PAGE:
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Why Is My A/C Unit Leaking?

There are many reasons why this could be happening. Action Air wants you to be informed about the causes and what to do about them.

The primary function of your air conditioning system is to remove the humidity from your home. When your A/C unit runs, warm air flows across the cold evaporator coil and as the coil absorbs the heat from the air, it collects moisture. Much like a glass of cold water on a hot day. The moisture then drips down into a condensate pan and runs into a condensate line to the outside of your home. The warmer and more humid it is inside your home, the more the condensation builds and the more forceful the water is sent through the drain system.

If you notice water around your A/C unit, mold growing, or you experience increased humidity in your home, this could be signs that your unit needs servicing.

Common causes of condensate leaks:

  • Clogged drain line
    • A clogged drain pipe can cause water to back up in the pan. This can be caused by the buildup of dirt, rust, algae, or other debris.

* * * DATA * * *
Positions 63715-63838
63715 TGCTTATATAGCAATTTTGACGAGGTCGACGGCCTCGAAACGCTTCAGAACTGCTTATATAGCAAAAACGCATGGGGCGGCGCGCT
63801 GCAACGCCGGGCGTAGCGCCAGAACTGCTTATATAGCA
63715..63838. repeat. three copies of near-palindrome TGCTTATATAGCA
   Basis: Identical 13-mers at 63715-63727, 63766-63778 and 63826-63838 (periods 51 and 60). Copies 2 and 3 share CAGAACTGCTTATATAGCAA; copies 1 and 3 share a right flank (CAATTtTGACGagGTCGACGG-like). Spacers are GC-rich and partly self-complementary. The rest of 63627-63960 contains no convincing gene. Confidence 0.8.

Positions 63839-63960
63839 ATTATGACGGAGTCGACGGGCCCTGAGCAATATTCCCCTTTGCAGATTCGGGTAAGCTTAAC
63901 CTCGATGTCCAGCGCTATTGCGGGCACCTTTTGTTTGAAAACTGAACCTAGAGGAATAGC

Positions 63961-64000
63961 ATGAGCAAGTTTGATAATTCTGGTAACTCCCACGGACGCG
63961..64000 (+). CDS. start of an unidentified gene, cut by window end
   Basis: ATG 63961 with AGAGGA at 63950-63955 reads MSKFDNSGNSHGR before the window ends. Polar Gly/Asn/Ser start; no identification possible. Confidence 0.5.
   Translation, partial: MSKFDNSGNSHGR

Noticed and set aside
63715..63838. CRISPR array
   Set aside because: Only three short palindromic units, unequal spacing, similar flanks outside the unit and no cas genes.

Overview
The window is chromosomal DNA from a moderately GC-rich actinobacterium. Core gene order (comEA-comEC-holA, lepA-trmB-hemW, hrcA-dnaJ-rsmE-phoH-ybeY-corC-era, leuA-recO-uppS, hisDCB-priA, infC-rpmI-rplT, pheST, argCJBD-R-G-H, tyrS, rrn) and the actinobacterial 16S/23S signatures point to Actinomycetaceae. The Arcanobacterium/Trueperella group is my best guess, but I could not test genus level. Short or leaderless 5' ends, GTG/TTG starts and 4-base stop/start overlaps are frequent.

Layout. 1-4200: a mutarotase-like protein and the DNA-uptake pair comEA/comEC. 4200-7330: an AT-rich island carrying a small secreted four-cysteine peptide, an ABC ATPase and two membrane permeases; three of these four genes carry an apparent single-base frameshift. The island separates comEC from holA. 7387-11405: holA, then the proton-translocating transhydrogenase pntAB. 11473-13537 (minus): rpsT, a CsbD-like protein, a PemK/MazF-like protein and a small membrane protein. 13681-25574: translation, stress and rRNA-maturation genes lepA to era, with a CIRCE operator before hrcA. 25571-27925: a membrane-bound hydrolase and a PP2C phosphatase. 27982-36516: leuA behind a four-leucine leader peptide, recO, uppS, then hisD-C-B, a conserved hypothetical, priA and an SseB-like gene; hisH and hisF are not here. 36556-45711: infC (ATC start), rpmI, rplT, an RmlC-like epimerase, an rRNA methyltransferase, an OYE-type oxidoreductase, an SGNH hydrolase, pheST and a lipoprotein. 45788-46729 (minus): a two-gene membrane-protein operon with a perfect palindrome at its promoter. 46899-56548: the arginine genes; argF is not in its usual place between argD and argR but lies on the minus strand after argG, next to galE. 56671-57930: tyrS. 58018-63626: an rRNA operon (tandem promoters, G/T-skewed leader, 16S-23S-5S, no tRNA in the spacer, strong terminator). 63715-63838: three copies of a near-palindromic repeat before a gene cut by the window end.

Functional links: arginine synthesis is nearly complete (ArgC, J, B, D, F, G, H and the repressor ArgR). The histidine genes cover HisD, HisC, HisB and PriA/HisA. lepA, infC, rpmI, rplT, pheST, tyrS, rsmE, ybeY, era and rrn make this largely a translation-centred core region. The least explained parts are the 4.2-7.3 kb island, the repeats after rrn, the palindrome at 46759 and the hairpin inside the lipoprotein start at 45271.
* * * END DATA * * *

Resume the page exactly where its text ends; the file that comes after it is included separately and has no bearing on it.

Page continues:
• Disconnected drain line
    • If the condensate piping was not secured and properly assembled when it was installed or not properly reconnected, it can loosen and disconnect causing water to flow all around the home.
  • Cracked condensate drain line
    • These pipes are usually white PVC or could be black. In any case make sure these are not stepped on or have undue pressure put on them, causing them to crack, which would cause them to leak.
  • Condenser pump failure
    • A malfunctioning or dirty pump can also cause water leakage from your A/C unit.
  • Damaged drain pan
    • The purpose of the drain pan is to collect water that drips from the coil. If it gets rusted or cracked that could cause the water to drip into the unit.
  • Low refrigerant
    • When your system loses small amounts of refrigerant, it results in freezing of the refrigerant lines and the evaporator coil causing a block of ice to form. 
    • With older A/C units, it is important to identify the source of the leak, as environmental regulations restrict the adding of older refrigerant types to your equipment.
  • Blocked Air Filter
    • Lack of maintenance to your system and lack of frequent replacement of air filters causes dirt and small particles to enter the air stream into your equipment that can latch onto your evaporator coil causing clogs in the piping.

For a diagram of a typical air conditioning unit, click here.

If you suspect there is something wrong with your air conditioning unit, call Action Air. Our knowledgeable technicians will provide you with the proper assessment and provide options to repair your equipment. 

We’ve been providing heating, cooling, sales, and service since 1979. We have certified service technicians, qualified installers, and knowledgeable sales staff.

And as always, when you need action, call Action Air  (931) 647-8525.